After Fire, Escape of Water poses the largest risk to insurers in terms of catastrophe losses. ABI statistics for 2019 revealed that £981 million was paid out by British insurers for water damage claims. They revealed that the average cost of a water damage claim is rising too. As a result, the management of water risk on site is now front and centre in insurer’s minds, and our terms will reflect this going forward.

You will have noticed that, of late, we are imposing terms in relation to water risk which have not been present in the past. This is a reflection of a significantly hardened market, driven in no small part by recent claim experience across the industry in relation to water related damage.

broken pipe

We acknowledge a degree of additional pain here, but at the same time, we’d point out that there aren’t many things more painful than a major ingress of water. The disruption, delays and additional cost associated with sorting out a major water ingress are very significant. It’s definitely worth doing a bit of extra work with the design team and the contractor in the pre-construction and construction phases, not just to ensure the best terms from insurers, but to limit the risk of a devastating and costly water damage incident. An insurance policy will never cover the delay, and the emotional distress associated with these incidents.

When looking at water risk on site, we can consider 3 broad areas:

  • Pre-construction – the planning and design phase
  • During construction
  • Project close-out

The pre-construction phase is an opportunity to design out a good deal of water risk on site. Design features might include:

  • The development of a water management plan (we have separate guidance on the production of these plans that we can share with you, just ask)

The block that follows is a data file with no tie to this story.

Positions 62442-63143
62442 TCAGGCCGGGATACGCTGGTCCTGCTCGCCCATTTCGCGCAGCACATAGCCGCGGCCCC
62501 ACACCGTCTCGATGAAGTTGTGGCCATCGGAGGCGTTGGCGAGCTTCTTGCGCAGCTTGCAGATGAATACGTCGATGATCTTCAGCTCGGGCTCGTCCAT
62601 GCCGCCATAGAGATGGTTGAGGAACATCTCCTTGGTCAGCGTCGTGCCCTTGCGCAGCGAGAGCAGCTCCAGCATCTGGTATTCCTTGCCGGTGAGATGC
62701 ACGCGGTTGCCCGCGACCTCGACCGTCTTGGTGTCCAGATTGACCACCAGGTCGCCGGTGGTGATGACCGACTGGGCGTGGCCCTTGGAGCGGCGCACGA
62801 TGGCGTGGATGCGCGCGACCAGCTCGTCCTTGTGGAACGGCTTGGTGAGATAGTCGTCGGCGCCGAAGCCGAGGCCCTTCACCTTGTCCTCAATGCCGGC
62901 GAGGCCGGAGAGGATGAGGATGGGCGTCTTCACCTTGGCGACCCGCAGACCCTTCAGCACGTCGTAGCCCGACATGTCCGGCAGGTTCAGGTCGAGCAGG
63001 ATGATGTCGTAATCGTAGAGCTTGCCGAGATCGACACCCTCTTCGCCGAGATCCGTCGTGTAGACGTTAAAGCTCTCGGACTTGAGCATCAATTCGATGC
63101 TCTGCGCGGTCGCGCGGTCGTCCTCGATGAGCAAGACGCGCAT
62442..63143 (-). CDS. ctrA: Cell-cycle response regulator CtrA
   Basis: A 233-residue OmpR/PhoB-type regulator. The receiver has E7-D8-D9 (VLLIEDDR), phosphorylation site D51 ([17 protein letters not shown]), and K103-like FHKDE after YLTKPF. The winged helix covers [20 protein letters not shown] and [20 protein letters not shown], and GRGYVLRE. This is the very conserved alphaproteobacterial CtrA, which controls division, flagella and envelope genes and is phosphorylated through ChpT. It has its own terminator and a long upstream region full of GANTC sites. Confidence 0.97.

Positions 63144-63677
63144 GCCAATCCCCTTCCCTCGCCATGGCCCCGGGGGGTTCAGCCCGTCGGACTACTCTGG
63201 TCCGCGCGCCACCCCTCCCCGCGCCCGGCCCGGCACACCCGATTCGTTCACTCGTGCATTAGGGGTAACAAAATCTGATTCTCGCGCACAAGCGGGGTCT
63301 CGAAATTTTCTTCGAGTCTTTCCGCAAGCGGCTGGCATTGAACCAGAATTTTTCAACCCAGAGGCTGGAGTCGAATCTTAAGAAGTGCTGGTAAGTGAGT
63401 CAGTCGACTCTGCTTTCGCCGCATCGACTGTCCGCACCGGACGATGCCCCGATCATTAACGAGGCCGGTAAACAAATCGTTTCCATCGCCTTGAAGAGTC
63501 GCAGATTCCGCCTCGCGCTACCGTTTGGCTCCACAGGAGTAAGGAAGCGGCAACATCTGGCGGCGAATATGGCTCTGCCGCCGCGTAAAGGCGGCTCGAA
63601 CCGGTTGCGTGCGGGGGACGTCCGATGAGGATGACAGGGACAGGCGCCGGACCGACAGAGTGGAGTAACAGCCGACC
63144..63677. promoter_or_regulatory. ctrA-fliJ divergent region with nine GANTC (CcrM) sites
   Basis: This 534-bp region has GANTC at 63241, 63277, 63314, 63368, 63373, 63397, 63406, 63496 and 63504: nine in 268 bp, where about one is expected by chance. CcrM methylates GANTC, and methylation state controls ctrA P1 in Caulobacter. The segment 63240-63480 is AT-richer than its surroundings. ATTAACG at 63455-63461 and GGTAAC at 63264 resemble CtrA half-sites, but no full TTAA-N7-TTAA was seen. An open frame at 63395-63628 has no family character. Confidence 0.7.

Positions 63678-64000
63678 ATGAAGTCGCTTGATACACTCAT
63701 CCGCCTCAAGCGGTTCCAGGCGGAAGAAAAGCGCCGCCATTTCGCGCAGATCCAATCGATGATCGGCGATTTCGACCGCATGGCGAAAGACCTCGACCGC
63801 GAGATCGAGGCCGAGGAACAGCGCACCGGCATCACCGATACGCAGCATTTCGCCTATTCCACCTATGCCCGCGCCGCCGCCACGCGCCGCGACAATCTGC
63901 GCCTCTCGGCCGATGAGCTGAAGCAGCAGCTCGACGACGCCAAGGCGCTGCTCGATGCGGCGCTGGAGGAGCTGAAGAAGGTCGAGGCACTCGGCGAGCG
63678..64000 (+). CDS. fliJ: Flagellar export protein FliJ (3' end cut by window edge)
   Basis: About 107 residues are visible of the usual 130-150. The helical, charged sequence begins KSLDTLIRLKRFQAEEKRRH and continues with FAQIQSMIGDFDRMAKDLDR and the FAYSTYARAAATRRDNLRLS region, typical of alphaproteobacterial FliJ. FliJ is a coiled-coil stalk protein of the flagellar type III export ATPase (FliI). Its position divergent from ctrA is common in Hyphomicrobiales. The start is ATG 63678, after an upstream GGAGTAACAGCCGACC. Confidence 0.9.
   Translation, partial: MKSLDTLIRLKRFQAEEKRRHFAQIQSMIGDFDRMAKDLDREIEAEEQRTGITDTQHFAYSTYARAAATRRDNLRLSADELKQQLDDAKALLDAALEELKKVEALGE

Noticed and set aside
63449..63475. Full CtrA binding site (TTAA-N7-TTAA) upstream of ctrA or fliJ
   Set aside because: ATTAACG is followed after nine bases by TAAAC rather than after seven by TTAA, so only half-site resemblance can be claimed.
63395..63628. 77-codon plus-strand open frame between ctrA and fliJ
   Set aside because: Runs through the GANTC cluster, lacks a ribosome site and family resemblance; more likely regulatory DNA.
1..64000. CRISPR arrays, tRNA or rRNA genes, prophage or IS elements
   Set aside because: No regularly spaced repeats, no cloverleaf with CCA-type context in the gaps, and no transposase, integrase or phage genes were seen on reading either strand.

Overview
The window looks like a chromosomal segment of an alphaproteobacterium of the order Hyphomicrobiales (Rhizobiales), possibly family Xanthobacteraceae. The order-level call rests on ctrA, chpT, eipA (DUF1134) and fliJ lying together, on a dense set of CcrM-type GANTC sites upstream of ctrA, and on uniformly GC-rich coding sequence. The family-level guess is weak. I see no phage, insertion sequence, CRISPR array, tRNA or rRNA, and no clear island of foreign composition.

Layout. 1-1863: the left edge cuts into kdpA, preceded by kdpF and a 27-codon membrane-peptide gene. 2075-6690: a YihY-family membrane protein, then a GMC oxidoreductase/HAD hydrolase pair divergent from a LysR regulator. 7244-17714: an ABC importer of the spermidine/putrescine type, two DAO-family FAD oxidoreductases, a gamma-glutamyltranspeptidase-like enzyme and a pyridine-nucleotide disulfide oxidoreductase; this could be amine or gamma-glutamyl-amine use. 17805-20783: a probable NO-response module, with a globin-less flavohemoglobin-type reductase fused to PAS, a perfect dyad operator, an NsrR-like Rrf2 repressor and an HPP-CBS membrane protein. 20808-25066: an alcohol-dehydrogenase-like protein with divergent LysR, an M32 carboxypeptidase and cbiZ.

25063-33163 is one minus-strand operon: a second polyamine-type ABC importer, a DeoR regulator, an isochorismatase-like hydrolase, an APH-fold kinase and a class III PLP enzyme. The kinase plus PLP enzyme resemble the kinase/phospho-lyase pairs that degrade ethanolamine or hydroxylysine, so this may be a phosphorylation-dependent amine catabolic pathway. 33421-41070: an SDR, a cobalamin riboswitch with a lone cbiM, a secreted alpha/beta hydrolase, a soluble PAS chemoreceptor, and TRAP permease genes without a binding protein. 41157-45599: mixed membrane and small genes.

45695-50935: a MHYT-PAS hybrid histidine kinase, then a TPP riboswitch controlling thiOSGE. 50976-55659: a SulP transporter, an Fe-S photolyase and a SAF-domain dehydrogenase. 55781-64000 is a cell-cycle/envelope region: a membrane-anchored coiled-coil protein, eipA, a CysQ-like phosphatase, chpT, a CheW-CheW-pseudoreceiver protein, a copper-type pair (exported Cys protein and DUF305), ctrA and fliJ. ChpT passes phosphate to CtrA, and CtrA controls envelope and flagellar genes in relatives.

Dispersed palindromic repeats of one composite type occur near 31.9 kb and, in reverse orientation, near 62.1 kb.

• The siting of water tanks
  • Designing plumbing installations with minimal jointing
  • Accessibility to plumbing installations
  • The use of leak suppression systems
  • Specification of high quality materials and appointment of competent contractors
  • Specification of thermal protection on pipe-work

If water risk is front and centre during the planning and design phase, then the project can start in an environment where risk has already been significantly limited.

Once the project actually gets started it is incredibly important that contractors are aware of the risk of water damage, and the steps expected of them to limit this risk. Key to this would be the appointment of a designated site representative responsible for the monitoring of risk and application of risk management steps. Additional steps might include:

  • A section dealing with water risk, which should reference the water management plan, in the site induction programme
  • Regular reviews of the water management plan by the management team, to be rolled out to contractors on site
  • Locating and highlighting the location of isolation and shut-off valves through the use of clear signage
  • Limiting the presence of water on site through the use of a temporary water supply which does not require full system flooding
  • Use of good quality temporary weatherproofing during phases where the envelope of the structure is not fully weatherproof
  • Undertaking pressure testing prior to the introduction of expensive fixtures, fittings and finishes

As the point of practical completion nears, it is important that the design and construction teams, and the property owners themselves are aware that vulnerabilities may exist, and to be ready for them. It would be advisable to have a plan to cope with a water ingress occurring in the days and weeks following practical completion. This plan might include:

  • A handover to the property owner which included awareness of the location and operation of isolation and shut-off valves
  • Training on the setting and operation of leak suppression systems
  • A contacts sheet allowing the property owner to quickly get in touch with the support they’ll need should the worst happen

Insurers acknowledge that it is completely impossible to design and manage out the risk of water damage in its entirety, but they do expect that the risk is limited as far as is reasonably practicable. A commitment to this area of risk management will ensure that any claim for water damage goes smoothly, and that the remaining risk is limited in terms of likelihood and severity.

Our Underwriting team is always available to provide expertise and to assist with queries relating to water management. Please don’t hesitate to contact the team if you need to – just email team@renovationunderwriting.com or call 0333 358 0006.

Want to read more? We look at the production and operation of Water Management Plans (WMPs) more specifically in this article.

Category: Industry Knowledge

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